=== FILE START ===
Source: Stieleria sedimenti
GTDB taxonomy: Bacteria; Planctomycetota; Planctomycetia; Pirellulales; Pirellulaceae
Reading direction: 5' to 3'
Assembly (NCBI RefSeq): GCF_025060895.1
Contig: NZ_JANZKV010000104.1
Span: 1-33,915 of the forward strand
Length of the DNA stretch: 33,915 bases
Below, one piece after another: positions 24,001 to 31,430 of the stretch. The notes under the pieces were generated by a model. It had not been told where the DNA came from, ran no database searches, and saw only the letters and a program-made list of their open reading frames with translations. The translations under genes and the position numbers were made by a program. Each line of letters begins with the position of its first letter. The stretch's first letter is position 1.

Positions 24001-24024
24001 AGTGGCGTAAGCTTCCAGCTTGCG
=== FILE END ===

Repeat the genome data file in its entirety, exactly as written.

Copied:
Source: Stieleria sedimenti
GTDB taxonomy: Bacteria; Planctomycetota; Planctomycetia; Pirellulales; Pirellulaceae
Reading direction: 5' to 3'
Assembly (NCBI RefSeq): GCF_025060895.1
Contig: NZ_JANZKV010000104.1
Span: 1-33,915 of the forward strand
Length of the DNA stretch: 33,915 bases
Below, one piece after another: positions 24,001 to 31,430 of the stretch. The notes under the pieces were generated by a model. It had not been told where the DNA came from, ran no database searches, and saw only the letters and a program-made list of their open reading frames with translations. The translations under genes and the position numbers were made by a program. Each line of letters begins with the position of its first letter. The stretch's first letter is position 1.

Positions 24001-24024
24001 AGTGGCGTAAGCTTCCAGCTTGCG